Dr Taiwo Akanbi
School of Environmental and Life Sciences
- Phone:(02) 43484117
Dr. Taiwo Akanbi is a lecturer in the Department of Food Science and Human Nutrition. He holds a Bachelor of Science (BSc) degree in Food Science and Technology; a Master of Science (MSc) degree in Food Biotechnology, and a Ph.D. in Food Chemistry and Biotechnology.
Since finishing his Ph.D. at Deakin University, Australia, Taiwo has developed methods for recovery, concentration, and stabilization of natural products from plants and marine organisms. He has been working on the use of enzymes to produce conjugates of bio-functional marine lipids and polyphenolic compounds that may be beneficial in the treatment and prevention of many inflammatory diseases. Taiwo also engages with the food industry and has carried out research on industrial food waste valorisation. He received an award for excellence in industry engagement and innovation. His research has also won awards nationally and internationally.
Key areas of research
Because of the growing health concerns over the use of chemically synthesised compounds in food, food industries are now turning to natural ingredients. I believe food scientists can help achieve this transition.
I have three main research foci:
Food Bioprocessing: The main focus is on the use of enzymes to generate valuable products.
Encapsulation for nutrient delivery: Developing smart encapsulation technologies for delivery of bio-functional ingredients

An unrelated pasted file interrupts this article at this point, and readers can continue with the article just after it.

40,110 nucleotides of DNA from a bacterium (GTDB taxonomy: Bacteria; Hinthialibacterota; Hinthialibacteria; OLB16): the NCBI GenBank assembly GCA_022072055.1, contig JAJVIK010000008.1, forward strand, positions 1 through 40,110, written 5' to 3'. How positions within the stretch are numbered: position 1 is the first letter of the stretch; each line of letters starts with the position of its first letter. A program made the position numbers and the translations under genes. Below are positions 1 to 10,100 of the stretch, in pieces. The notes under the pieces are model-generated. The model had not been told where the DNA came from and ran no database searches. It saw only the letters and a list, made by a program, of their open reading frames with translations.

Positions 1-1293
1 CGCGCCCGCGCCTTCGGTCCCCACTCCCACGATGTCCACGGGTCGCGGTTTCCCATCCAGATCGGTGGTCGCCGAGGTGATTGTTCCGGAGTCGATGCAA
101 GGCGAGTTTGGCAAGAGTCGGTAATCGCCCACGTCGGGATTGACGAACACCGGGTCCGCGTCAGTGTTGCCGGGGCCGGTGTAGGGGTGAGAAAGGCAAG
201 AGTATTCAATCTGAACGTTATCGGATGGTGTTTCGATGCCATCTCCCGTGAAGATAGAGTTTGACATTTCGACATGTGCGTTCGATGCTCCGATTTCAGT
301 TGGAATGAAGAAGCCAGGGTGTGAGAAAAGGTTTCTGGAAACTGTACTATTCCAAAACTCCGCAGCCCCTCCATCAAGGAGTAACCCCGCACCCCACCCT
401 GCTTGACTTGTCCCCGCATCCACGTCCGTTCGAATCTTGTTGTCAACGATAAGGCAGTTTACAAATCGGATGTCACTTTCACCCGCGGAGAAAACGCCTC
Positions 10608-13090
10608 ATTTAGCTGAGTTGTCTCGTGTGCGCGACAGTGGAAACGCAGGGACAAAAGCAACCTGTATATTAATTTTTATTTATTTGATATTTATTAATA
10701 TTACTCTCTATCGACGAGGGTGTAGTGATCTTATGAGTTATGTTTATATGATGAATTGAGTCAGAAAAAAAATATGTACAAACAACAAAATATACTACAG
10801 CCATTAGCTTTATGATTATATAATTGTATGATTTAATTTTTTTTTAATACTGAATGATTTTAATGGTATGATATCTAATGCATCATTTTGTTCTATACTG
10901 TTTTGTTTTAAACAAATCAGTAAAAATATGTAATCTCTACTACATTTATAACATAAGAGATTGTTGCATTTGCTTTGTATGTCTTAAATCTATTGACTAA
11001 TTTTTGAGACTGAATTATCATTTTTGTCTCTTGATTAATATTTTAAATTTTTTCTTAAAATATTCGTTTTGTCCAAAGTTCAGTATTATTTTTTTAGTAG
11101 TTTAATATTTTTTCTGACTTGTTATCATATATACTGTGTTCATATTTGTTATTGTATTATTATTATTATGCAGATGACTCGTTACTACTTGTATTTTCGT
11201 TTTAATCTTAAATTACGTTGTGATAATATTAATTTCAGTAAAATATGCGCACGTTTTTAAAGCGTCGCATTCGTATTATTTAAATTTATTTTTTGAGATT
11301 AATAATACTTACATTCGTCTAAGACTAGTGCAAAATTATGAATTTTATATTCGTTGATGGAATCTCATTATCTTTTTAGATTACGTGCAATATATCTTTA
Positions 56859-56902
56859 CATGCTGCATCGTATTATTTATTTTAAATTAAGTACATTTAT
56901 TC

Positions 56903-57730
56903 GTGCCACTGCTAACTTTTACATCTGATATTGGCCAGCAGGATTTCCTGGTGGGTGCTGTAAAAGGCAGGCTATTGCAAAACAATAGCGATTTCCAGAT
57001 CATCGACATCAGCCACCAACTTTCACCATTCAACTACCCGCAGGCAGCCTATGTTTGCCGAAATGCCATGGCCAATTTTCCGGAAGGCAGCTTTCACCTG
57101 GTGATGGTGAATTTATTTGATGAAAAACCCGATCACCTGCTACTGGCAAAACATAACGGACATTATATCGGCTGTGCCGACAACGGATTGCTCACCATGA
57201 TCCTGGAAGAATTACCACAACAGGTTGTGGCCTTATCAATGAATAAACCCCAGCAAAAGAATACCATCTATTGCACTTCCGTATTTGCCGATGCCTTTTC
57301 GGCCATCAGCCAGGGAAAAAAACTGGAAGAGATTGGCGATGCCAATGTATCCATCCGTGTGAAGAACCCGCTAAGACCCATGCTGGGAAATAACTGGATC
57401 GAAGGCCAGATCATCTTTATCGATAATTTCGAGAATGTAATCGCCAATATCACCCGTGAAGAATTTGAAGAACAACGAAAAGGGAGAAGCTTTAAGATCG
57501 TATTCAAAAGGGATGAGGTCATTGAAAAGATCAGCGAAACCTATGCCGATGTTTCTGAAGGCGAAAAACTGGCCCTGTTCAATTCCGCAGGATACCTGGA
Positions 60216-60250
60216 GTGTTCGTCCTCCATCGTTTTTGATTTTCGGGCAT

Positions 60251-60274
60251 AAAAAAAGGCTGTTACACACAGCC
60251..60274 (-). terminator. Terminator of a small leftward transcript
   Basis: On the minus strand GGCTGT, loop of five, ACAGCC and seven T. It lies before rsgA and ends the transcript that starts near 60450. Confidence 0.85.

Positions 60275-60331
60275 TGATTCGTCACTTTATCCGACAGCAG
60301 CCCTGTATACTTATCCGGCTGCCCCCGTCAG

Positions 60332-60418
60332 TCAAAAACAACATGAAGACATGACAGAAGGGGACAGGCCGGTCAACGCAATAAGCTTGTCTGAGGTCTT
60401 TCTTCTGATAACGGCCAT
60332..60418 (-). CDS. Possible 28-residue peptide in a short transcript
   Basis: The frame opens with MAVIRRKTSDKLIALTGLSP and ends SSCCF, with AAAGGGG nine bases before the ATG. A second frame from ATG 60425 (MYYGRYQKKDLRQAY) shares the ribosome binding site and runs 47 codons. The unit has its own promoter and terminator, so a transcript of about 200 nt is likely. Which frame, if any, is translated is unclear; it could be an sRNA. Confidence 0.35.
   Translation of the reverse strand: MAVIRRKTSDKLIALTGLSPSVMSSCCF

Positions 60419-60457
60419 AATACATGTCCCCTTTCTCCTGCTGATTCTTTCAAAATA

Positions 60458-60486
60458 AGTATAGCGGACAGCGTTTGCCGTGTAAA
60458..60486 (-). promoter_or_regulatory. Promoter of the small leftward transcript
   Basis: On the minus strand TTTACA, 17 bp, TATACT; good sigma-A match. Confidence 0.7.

Food waste valorization: The main focus is on the recovery, stabilisation, and utilisation of high-value compounds from food wastes
The following projects are available. Contact me if you are interested.
1. Novel strategies for extraction of bioactive compounds from food wastes
2. Winery waste valorisation
3. Encapsulation of bio-functional ingredients
- Doctor of Philosophy, Deakin University
- Master of Science (MSC), University of Putra - Malaysia
- Encapsulation for Nutrient Delivery
- Food Biotechnology
- Food Biotechnology,
- Food Enzymes
- Food Waste Valorisation
- English (Fluent)
- Yoruba (Mother)
|Title||Organisation / Department|
|Lecturer||University of Newcastle
School of Environmental and Life Sciences
|Lecturer||University of Newcastle
School of Environmental and Life Sciences
|Dates||Title||Organisation / Department|
|6/10/2014 - 2/3/2015||
Associate Research Fellow
Associate Research Fellow
|1/3/2015 - 1/2/2017||
Postdoctoral Research Fellow
Postdoctoral Research Fellow
|7/7/2008 - 1/2/2010||
Research Assistant (Tutor)
Tutor Role plus research
|Universiti Putra Malayaia
|1/2/2017 - 20/1/2020||
Industry Research Fellow (with lecturing role)
Industry Research Fellow
School of Life and Environmental Sciences
Award for Excellence in Industry Engagement and Innovation
Introduction to Food Science and Technology
University of Newcastle Australia
|Lecturer||24/6/2020 - 24/7/2049|
For publications that are currently unpublished or in-press, details are shown in italics.
Chapter (8 outputs)
Akanbi T, Dare K, Aryee A, 'High-Value Products from Cereal, Nuts, Fruits, and Vegetables Wastes', Byproducts from Agriculture and Fisheries Adding Value for Food, Feed, Pharma and Fuels, John Wiley & Sons, New Jersey, USA (2020)
Akanbi T, Shehu I, Wyatt V, Aryee A, 'Fruit, Nut, Cereal, and Vegetable Waste Valorization to Produce Biofuel', Byproducts from Agriculture and Fisheries Adding Value for Food, Feed, Pharma and Fuels, John Wiley & Sons, New Jersey, USA (2020)
|2019||Akanbi T, Timilsena Y, Dhital S, 'Bioactives from Millet: Properties and Effects of Processing on Bioavailability', Bioactive Factors and Processing Technology for Cereal Foods, Springer, Singapore (2019)|
Wang B, Akanbi TO, Agyei D, Holland BJ, Barrow CJ, 'Coacervation Technique as an Encapsulation and Delivery Tool for Hydrophobic Biofunctional Compounds', Role of Materials Science in Food Bioengineering 235-261 (2018)
Coacervation between proteins and other polymers such as polyphosphates and polysaccharides is of interest for both research and industrial applications due to the increasing dema... [more]